Gregor Piatagorsky, cello = MENDELSSOHN: Cello Sonata No. 2 in D Major; CHOPIN: Cello Sonata in G Minor; R. STRAUSS: Cello Sonata in F Major – Gregor Piatagorsky, cello/Leonard Pennario, piano/Rudolf Firkusny, piano (Chopin) – Testament

by | Jun 19, 2008 | Classical Reissue Reviews | 0 comments

Gregor Piatagorsky, cello = MENDELSSOHN: Cello Sonata No. 2 in D Major, Op. 58; CHOPIN: Cello Sonata in G Minor, Op. 65; R. STRAUSS: Cello Sonata in F Major, Op. 6 – Gregor Piatagorsky, cello/Leonard Pennario, piano/Rudolf Firkusny, piano (Chopin)

Testament SBT 1419, 73:11  (Distr. by Harmonia mundi) ****:

Among the gentle giants of music stood cellist Gregor Piatagorsky (1903-1976), who could claim, besides a brilliant solo career, having played first cello for Furtwaengler’s Berlin Philharmonic. As part of his American venue, Piatagorsky teamed with Heifetz and Rubinstein to become the “million dollar trio”; then he organized with Heifetz a West-coast series of chamber music concerts and recordings that still stands justly famous.  In an interview, Leonard Pennario (b. 1924) told me that Sony has an unissued recording of the Brahms C Major Trio with him, Heifetz and Piatagorsky.

The Testament release is culled from several RCA recordings, the Mendelssohn having been taped 15-19 November 1965 at the American Legion Hall, Hollywood, California.
Piatagorsky confronts Mendelssohn head on, with a directness of attack and arched, lyrical phrasing that converts the entire piece in to an extended Song Without Words. Along with Emanuel Feuermann, Piatagorsky sported one of the colossal cello tones, a sumptuous sound to complement his football player’s physical girth. The big pedal tone Piatagorsky plies near the end of the Adagio weighs ten tons. That Piatagorsky could negotiate fast and furious passagework becomes duly evident in the second and last movements, the latter of which has him and Pennario dueling in alternate cascades of sound. Rife with easy, brilliant charm and a debonair spirit, the performance breezes by–perhaps “May Breezes” would be more apt–a “testament” to the polished, liquid bravura of all principals.

The Chopin Sonata (21-22 July 1965) has Piatagorsky teamed with Rudolf Firkusny (1912-1994), who had partnered with Pierre Fournier and knew well the cello literature. One of Chopin’s last completed works of any length, the Cello Sonata (1847) proves idiomatic for both instruments–it was conceived for August Franchomme and the composer–with Firkusny’s playing mezzo voce, allowing Piatagorsky his musings and occasional florid orisons. Firkusny’s part plays like a combination etude and one of the late nocturnes from Op. 62, although the filigree can flare up into a version of the B minor Sonata.  Piatagorsky glides easily over the colorful canvas of the Scherzo, and its lovely cantilena middle section is all swan-song. A melancholy, intimate Largo. His brittle writing for the keyboard in the Finale flutters and declaims while Piatagorsky can trill and display his double-stops like a strutting peacock. At moments, the two soli double each other, then echo, occasionally separating for instances of polyphony, only for the texture to become parlando or accompanied recitative. A rich brew, passionately played but within a rarified, tasteful set of aesthetic parameters.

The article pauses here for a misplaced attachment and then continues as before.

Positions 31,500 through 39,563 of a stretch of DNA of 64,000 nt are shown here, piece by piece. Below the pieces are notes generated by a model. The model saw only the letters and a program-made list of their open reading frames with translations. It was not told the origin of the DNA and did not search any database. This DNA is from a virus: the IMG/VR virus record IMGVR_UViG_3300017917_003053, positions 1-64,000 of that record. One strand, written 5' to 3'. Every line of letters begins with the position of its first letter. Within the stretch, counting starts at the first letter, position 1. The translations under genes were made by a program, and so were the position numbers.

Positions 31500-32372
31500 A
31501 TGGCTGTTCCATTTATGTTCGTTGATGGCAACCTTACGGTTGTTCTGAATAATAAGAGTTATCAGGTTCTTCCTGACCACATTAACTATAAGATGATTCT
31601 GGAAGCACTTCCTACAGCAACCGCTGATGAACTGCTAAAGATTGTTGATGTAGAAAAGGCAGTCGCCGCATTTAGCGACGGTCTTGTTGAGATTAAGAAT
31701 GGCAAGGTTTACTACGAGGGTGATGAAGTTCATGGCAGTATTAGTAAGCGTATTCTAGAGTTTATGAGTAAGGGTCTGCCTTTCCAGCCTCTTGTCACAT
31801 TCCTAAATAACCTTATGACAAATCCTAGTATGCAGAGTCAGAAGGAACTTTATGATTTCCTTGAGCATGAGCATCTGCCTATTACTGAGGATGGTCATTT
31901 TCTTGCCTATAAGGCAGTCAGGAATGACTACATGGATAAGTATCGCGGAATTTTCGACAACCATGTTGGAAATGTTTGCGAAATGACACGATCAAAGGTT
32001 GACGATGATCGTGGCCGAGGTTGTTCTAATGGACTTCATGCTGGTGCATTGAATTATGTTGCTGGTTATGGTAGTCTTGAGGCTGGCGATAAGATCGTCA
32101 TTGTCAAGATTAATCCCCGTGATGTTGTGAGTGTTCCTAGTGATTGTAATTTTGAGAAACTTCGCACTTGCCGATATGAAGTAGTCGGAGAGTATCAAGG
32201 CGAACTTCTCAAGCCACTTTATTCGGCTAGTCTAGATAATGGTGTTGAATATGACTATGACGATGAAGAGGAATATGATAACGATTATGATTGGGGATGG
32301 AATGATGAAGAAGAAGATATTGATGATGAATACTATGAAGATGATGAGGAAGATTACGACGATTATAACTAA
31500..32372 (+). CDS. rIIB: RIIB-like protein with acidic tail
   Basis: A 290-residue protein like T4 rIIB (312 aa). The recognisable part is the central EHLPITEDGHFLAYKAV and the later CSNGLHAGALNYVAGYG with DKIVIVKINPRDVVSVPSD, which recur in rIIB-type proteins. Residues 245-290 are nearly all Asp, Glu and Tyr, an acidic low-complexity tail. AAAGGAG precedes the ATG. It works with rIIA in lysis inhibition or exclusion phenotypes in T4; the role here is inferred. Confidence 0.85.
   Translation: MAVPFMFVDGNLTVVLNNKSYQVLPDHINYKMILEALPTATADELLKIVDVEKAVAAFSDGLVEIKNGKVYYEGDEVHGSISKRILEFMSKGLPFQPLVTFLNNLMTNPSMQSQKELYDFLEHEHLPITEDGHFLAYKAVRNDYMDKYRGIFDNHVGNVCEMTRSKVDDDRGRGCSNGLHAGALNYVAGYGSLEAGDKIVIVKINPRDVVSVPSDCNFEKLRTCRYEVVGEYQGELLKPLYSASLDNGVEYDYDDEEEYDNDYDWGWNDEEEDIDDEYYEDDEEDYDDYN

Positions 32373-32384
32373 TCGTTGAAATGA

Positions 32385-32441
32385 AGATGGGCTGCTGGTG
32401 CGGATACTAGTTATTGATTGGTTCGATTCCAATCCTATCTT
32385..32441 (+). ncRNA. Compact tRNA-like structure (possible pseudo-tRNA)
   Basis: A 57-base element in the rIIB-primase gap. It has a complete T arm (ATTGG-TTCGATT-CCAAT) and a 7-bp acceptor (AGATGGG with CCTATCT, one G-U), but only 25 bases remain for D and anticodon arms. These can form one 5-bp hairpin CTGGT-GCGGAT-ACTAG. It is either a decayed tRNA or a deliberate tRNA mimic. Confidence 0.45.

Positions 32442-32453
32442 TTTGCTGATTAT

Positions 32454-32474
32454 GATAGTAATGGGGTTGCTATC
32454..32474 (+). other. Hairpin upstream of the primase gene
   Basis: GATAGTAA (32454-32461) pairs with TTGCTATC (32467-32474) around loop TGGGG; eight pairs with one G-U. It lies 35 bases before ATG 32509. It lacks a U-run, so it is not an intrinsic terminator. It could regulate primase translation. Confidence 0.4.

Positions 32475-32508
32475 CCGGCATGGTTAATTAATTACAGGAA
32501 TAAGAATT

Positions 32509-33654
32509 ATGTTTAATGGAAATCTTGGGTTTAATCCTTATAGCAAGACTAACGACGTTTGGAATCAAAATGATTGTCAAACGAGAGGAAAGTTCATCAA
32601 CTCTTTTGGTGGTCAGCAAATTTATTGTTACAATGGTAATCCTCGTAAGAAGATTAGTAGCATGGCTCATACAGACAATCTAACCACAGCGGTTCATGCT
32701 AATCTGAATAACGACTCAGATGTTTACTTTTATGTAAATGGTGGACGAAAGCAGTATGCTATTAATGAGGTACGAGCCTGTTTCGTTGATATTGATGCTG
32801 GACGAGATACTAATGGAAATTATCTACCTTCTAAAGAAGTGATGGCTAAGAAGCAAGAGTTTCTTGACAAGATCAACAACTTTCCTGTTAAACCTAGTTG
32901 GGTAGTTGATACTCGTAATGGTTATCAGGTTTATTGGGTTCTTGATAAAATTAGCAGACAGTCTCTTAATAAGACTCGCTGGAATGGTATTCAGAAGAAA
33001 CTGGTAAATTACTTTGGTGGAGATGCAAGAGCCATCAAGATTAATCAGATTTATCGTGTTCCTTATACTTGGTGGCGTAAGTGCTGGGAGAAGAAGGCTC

The Strauss Sonata (1883) betrays the energies and follies of youth, having been written for  Hanus Wihan. This inscription with Pennario (28 September 1966) comes from Webster Hall,  New York City. The hectic energy of the first movement Allegro con brio shares several motifs with the D Minor Burleske for Piano and Orchestra. Even structurally, the music stops and starts rather choppily, the piano flashing by as the cello makes large, obligatory gestures, often from its lowest register. The piano instigates a fugal sequence that intensifies then returns us to the opening, blustery materials for the recap and thrilling coda.  The Andante owes much to the Brahms song-style, and we recall that Piatagorsky set the Brahms sonatas down for posterity with Artur Rubinstein. The happy finale pays homage to Mendelssohn’s elfin antics, with an occasional aria tossed off to keep the hunt motif buoyant. While none of this music runs particularly deep, the musical means remain stylish and virtuosic enough to keep the art of Gregor Piatagorsky fondly in our hearts.

–Gary Lemco

 

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